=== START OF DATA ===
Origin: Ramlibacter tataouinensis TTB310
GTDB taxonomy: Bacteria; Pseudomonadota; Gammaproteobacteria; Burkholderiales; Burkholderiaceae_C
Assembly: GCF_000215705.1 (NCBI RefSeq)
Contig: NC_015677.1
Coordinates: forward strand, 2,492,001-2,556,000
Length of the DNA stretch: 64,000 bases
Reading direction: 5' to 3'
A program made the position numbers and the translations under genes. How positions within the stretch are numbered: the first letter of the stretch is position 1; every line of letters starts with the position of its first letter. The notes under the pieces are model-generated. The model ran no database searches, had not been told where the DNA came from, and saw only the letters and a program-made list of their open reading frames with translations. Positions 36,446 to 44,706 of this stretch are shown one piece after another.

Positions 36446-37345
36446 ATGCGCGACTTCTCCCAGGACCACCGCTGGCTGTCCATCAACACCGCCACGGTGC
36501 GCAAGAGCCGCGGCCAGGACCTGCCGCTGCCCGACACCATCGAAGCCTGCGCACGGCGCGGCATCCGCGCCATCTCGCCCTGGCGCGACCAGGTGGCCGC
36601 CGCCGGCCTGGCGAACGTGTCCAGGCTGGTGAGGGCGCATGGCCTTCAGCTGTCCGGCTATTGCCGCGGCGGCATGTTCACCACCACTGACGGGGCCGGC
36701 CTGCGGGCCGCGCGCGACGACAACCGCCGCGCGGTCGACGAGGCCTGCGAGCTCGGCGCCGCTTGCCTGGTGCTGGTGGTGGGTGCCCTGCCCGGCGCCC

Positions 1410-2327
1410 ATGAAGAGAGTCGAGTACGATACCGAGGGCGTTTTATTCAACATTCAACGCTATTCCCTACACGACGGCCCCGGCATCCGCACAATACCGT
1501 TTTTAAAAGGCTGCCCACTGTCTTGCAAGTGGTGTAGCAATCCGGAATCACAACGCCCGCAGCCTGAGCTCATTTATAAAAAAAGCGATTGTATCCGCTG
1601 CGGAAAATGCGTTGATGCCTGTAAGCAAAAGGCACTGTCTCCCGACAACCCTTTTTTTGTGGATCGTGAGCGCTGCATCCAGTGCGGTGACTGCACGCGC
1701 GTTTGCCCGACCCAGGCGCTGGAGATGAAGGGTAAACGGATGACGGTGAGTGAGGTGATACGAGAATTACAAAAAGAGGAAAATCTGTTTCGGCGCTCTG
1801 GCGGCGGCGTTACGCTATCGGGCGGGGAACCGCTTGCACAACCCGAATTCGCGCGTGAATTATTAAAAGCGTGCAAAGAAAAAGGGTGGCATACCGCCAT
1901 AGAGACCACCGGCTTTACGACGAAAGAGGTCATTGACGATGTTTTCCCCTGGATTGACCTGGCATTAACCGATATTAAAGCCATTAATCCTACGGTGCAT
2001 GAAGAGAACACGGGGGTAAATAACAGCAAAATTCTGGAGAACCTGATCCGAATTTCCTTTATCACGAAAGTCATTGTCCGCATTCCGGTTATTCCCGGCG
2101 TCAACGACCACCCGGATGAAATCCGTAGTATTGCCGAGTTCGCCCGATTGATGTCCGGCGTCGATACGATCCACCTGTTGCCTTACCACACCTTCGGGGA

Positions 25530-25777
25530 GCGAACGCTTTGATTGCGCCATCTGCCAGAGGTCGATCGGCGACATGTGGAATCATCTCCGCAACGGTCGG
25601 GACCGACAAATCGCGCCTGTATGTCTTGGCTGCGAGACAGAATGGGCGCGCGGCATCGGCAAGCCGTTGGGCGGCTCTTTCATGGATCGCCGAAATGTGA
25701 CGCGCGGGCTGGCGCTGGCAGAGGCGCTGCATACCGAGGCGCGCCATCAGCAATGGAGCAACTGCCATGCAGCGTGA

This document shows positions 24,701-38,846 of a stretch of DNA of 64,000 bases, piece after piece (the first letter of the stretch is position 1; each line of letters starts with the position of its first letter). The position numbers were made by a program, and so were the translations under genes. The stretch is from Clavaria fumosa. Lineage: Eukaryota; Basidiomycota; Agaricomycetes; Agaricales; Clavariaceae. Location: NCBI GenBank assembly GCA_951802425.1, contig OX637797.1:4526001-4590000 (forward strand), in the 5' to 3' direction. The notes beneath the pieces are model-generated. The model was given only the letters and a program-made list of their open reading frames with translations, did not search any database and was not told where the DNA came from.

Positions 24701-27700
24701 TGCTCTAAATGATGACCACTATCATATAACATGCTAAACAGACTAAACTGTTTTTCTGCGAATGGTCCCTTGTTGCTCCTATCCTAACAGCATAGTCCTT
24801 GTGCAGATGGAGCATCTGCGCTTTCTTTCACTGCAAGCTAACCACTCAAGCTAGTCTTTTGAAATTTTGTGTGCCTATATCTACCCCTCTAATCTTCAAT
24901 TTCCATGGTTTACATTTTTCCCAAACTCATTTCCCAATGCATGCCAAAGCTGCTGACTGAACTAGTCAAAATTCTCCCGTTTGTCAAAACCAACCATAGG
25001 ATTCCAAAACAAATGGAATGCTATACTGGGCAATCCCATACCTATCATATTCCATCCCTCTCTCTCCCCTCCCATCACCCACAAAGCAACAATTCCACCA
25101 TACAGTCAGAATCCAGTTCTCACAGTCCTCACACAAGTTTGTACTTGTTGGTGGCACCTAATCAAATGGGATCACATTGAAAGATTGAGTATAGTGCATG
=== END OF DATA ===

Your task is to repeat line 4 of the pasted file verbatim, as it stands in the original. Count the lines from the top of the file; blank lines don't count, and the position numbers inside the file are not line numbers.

Contig: NC_015677.1